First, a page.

September 21, 1995, Hollywood. Jimmy Velvet, the original “Blue Velvet,” is auctioning off the motherload of Elvis Presley memorabilia, and he has stories to tell. One of his favorites? How “Little House on the Prairie” icon Michael Landon and the King spent their Sundays together.
Velvet himself was a close friend of Presley’s. The two met at a Hank Snow concert in 1955, just before Elvis Mania swept the country – then the world. After that Jacksonville, Florida show, Velvet and Presley spoke for a few hours at the Gator Bowl. The day would lead to a life-long friendship for Elvis Presley, and would turn Jimmy Velvet into a soul who viewed The King of Rock ‘n’ Roll as “eternal.”
To this end, Velvet erected multiple Elvis Presley museums in his friend’s honor after his death in 1977. For the rest of his life, the singer would showcase, auction, and own as much Elvis memorabilia as he could muster.
“The Rolls-Royce, I love that piece,” Velvet tells the Chicago Tribune in ’95.
“I don’t care if it sells,” he quips, in love with the classic white Silver Cloud III. The remarkable car has a hell of a story, one that spans the lives of multiple legends, including Elvis Presley and another of his long-time friends, “Little House on the Prairie” icon Michael Landon.
From ‘Little House on the Prairie’ to Football with Elvis Presley
“It was originally Michael Landon’s car,” Velvet states outright. “He had it for four years. Then Elvis bought it from him at a football game–they used to play football every Sunday together.”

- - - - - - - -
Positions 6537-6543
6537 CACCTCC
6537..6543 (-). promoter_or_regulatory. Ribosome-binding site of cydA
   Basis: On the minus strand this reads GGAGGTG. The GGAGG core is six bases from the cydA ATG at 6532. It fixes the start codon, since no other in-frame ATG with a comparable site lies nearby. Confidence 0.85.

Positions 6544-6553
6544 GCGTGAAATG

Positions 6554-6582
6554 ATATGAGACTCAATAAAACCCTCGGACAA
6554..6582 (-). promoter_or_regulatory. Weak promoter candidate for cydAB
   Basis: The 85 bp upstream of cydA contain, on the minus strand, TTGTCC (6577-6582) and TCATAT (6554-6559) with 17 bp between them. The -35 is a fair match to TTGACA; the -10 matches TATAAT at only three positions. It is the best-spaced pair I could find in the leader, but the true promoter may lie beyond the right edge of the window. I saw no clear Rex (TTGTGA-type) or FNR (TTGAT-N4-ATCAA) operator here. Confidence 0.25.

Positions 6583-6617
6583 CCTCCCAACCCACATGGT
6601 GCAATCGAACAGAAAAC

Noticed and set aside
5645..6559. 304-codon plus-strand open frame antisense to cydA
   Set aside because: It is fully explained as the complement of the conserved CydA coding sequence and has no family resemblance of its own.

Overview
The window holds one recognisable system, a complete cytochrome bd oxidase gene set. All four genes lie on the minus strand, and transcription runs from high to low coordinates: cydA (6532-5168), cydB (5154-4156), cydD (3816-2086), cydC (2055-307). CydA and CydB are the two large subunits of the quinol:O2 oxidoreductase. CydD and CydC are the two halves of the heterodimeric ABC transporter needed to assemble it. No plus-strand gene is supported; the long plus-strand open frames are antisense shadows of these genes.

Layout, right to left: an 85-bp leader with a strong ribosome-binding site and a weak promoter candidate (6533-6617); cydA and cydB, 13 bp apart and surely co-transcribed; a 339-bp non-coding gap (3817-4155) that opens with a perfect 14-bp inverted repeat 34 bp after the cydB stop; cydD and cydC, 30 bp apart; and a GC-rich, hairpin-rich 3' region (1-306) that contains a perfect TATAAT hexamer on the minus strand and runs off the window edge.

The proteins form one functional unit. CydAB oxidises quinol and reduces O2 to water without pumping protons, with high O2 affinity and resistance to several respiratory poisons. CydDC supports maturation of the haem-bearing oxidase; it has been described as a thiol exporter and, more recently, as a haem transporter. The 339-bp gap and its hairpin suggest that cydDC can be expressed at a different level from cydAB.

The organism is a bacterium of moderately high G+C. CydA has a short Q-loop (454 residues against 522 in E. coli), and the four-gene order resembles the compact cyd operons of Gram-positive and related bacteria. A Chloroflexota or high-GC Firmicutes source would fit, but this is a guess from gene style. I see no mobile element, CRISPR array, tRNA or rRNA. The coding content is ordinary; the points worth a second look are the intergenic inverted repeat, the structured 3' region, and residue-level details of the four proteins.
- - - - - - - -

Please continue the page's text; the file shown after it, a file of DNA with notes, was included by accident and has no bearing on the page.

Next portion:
According to The Hollywood Garage, Elvis bought the Silver Cloud III from Landon around 1970. The two would play pickup games of football nearly every Sunday they could muster together. In fact, the two became quite close while Elvis was spending more time at his home in Beverly Hills.
There, The King of Rock ‘n’ Roll would organize touch football games Sundays at De Neve Square Park in Holmby Hills. During one of these games, this gorgeous white beauty caught the eye of Elvis Presley – and it became his.
“Elvis kept it for seven years, then gave it to Charlie Rich. Charlie sold it to a doctor, who sold it to Charly McLain, the country singer who married a soap-opera star,” Velvet continues of the iconic vehicle, clearly in his element.
“I think there’s a little bit of Elvis in all of us,” he tells Chicago Tribune plain. “He didn’t find a cure for cancer, he didn’t perform heart surgery. But he did a very important thing: He brought happiness to a lot of working people’s lives.”